Before coming to the United States Mint, I was the Acting Chief Operating Officer at the United States Small Business Administration (SBA), overseeing all aspects of the agency’s disaster relief and risk management efforts, personnel, facilities, information technology, and equal opportunity programs.

I was also proud to serve as the Associate Administrator for Veterans’ Business Development at SBA for two years, helping Veterans conceive, fund, start, build, and grow their own businesses. I assumed responsibility for an office that was facing major challenges at the time. With the help of my team, we transformed the office, making it a model of cooperation for SBA by using public-private partnerships between educational institutions and corporations to leverage scarce resources and make enormous strides for Veterans seeking to start small businesses.

Mr. Chairman, since January 2015, I have had the honor of serving as the Principal Deputy Director of one of our country’s oldest and most venerable public institutions. Congress established the United States Mint early in the life of our republic in 1792; making coins is one of the explicit powers given to Congress by Article I of the Constitution. We have a rich history and important role in the financial and commercial fabric of our country.

David Rittenhouse – renowned American astronomer, inventor, clock-maker and close friend of George Washington – was the first Mint director. Rittenhouse believed that coin design was a form of art. And President Theodore Roosevelt, who personally commissioned the re-design of American coinage early in the 20th century, believed that coin design should reflect our history, values, and heritage. The beliefs of Rittenhouse and President Roosevelt live on today in our employees and in the products we offer.

Nearly 225 years after its founding, the modern United States Mint is a vibrant, efficient, and lean organization. General and administrative costs in fiscal year 2015 decreased by 9 percent compared to fiscal year 2014 and 46 percent compared to fiscal year 2009. And although circulating coinage operations grew to meet increased Federal Reserve Bank demand, we decreased the overhead costs at our manufacturing facilities by 4 percent compared to fiscal year 2009.

In fiscal year 2015, the United States Mint returned $550 million in circulating seigniorage – the difference between the face value and cost of producing circulating coins – to the Treasury General Fund. In fact, the Federal Reserve’s demand for circulating coinage is at its highest level since 2006. This tells us that coins are still very relevant and that our mission at the United States Mint is as important as ever.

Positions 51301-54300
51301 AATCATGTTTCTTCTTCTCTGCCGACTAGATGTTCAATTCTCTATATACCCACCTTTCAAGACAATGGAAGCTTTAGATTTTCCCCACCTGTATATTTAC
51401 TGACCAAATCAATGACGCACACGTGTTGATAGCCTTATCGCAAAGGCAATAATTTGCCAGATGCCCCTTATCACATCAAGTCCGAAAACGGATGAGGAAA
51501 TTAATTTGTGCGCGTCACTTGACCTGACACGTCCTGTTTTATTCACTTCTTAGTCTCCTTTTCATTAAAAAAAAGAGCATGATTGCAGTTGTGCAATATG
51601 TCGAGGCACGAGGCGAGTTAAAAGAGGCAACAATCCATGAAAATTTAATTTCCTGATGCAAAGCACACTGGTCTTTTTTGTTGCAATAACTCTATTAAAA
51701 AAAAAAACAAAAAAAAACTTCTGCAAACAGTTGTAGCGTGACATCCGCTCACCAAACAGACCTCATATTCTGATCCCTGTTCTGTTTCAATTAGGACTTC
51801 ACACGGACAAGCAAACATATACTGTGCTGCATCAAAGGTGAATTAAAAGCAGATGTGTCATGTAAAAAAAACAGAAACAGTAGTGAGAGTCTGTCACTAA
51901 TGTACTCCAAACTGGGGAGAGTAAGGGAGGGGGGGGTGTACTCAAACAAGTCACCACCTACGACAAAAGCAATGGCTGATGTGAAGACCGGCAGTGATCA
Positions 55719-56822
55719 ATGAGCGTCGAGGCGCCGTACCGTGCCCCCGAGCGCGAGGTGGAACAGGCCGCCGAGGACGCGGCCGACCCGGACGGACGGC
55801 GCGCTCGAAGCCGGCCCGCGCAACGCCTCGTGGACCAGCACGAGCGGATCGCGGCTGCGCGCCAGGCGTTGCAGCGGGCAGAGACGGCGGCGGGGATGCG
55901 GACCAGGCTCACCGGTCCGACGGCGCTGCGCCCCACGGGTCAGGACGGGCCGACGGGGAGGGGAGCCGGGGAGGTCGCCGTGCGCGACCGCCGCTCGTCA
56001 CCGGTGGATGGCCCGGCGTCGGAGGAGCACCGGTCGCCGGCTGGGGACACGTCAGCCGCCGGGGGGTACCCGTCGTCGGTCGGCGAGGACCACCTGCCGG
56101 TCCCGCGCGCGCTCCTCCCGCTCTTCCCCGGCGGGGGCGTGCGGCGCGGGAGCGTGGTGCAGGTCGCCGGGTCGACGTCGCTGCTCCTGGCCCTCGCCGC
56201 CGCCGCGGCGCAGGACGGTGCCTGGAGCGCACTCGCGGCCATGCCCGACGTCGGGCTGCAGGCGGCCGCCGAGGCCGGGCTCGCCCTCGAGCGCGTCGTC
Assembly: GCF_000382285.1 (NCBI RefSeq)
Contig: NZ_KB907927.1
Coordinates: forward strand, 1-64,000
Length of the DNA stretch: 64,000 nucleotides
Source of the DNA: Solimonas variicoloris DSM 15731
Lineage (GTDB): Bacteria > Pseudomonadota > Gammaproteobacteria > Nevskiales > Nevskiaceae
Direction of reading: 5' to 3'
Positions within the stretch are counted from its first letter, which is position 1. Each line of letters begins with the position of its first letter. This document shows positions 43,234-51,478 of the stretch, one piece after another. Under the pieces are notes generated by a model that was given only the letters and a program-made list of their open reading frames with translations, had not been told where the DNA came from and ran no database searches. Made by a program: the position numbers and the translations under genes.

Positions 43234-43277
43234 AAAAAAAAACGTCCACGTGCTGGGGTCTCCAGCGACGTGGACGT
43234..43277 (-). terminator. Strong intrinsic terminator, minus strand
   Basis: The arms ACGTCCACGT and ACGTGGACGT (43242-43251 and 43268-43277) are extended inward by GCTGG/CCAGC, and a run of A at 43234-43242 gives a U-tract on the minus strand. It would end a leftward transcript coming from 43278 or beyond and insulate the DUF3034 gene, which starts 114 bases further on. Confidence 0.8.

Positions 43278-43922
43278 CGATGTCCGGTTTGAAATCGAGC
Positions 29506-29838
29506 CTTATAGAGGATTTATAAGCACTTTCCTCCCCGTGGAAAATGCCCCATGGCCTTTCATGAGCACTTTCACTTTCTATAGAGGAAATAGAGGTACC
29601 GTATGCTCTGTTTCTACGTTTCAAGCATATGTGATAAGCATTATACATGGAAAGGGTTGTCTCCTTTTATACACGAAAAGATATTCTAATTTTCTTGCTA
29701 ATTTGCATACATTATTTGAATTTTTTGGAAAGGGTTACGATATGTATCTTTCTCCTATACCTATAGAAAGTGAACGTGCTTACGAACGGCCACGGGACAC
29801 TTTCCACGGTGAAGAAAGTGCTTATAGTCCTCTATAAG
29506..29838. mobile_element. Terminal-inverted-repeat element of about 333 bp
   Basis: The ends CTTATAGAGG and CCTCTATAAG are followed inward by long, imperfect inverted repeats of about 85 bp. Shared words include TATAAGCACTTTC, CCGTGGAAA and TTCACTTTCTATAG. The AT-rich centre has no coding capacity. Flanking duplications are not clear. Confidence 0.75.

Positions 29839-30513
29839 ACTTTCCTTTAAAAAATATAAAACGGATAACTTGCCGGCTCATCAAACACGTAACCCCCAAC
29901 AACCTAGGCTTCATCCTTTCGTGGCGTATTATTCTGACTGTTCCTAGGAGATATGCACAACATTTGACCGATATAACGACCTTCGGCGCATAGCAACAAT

To meet the public demand, we are recruiting more talented and hard-working professionals to join our ranks, including military Veterans, and investing more in their training, development, and advancement. Veterans currently make up 35 percent of our workforce across the Mint. Since I became the Mint’s Principal Deputy Director, we are continuing to exceed our goal that 40 percent of all new hires be Veterans.

All of this progress over the last five years is a testament to the commitment of our employees, as well as the leadership of Secretary Lew and Treasurer of the United States Rosie Rios. I assure you that I intend to remain on this sound financial path if confirmed as the Mint’s next Director.

Mr. Chairman, when I came to the agency in January 2015, the first thing I wanted to do was to hear from our employees about their jobs – what they appreciate, what they would like to change about the organization, and how I could help. I set out to visit each facility and meet face-to-face with as many employees as I could. Their advice and ideas helped me set priorities for the bureau, such as helping all our employees get the training they need to advance their careers. This investment in human capital will not only address the demographic challenges associated with an aging workforce but will also help us to continue to meet the increased demand for coinage.